To work, quantum computers have to be freezing cold, which makes connecting them to one another a challenge.
Now, for the first time, a team of researchers has found a way to create entangled radiation using a physical object — a move that could help connect future quantum computer systems to the outside world.
“What we have built is a prototype for a quantum link,” Shabir Barzanjeh, the engineer who led the project, said in a press release. “The oscillator that we have built has brought us one step closer to a quantum internet.”
According to the research, which was published Wednesday in the journal Nature, the Institute of Science and Technology Austria scientists produced entangled radiation using a 30-micrometer-long piece of silicon.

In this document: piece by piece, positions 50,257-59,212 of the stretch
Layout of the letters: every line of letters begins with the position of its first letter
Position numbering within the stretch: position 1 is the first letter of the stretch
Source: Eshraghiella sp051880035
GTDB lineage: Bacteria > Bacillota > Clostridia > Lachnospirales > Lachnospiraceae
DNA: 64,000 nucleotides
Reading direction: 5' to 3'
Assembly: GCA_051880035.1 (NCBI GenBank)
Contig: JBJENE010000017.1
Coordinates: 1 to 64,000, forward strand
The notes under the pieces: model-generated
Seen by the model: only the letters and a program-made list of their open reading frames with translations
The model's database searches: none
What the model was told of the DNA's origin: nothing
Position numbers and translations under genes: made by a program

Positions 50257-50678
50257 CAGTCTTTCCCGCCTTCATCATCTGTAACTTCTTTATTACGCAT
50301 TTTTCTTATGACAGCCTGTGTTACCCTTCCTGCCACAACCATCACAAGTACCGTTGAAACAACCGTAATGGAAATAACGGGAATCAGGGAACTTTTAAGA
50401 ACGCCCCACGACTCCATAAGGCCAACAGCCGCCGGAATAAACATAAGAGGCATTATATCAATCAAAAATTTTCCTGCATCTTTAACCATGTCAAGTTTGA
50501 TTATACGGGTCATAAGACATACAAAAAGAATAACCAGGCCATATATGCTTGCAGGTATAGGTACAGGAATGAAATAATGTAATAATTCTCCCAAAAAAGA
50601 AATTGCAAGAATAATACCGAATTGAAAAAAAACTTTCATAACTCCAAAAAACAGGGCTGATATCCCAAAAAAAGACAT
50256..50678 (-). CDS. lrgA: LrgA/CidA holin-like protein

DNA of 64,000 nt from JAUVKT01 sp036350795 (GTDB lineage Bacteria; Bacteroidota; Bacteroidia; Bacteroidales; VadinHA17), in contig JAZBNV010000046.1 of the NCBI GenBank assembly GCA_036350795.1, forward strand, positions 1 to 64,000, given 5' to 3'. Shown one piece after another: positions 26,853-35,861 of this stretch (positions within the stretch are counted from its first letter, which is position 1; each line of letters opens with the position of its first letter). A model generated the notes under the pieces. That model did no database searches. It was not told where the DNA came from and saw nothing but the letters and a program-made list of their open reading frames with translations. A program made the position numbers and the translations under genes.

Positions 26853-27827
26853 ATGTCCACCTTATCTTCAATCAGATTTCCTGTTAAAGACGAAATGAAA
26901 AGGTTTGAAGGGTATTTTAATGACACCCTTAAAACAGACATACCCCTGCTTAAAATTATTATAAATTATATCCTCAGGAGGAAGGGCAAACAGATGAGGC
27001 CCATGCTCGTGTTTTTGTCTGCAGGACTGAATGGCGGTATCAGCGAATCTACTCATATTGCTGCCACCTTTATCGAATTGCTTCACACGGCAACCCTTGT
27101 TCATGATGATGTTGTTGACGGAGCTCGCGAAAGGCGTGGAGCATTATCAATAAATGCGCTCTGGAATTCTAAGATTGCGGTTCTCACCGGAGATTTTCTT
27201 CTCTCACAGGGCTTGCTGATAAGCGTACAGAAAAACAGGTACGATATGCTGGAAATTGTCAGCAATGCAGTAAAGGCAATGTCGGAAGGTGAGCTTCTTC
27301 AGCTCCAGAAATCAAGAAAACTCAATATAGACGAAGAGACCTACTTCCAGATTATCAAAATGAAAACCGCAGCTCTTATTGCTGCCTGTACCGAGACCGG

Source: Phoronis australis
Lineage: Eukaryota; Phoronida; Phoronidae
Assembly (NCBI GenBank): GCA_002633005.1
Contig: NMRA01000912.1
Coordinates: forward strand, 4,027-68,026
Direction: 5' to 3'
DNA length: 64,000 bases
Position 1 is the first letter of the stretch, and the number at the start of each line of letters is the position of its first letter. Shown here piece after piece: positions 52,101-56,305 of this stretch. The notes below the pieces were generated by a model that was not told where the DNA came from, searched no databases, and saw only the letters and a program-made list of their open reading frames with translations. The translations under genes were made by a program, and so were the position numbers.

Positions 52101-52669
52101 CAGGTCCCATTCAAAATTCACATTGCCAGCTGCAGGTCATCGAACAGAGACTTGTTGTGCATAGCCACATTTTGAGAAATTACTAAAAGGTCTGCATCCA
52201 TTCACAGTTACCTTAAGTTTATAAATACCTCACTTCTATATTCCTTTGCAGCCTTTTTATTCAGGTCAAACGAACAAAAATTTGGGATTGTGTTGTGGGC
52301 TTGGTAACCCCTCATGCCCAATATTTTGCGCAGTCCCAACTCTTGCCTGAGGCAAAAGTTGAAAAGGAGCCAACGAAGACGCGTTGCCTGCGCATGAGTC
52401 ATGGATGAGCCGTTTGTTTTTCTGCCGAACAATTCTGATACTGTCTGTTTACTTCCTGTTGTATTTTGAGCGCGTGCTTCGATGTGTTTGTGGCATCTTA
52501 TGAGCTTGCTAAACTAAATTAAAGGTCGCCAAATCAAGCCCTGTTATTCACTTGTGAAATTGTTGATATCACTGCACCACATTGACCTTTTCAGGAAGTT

That’s small for practical purposes — an average hair is 50 micrometers long — but huge compared to the scale of quantum experiments.
Eventually, this radiation could be used to send information between future quantum computers and external data centers, similarly to how classical computer networks use light radiation to send information along fiber optic cables, according to the press release.
READ MORE: Building a bridge to the quantum world [IST Austria]
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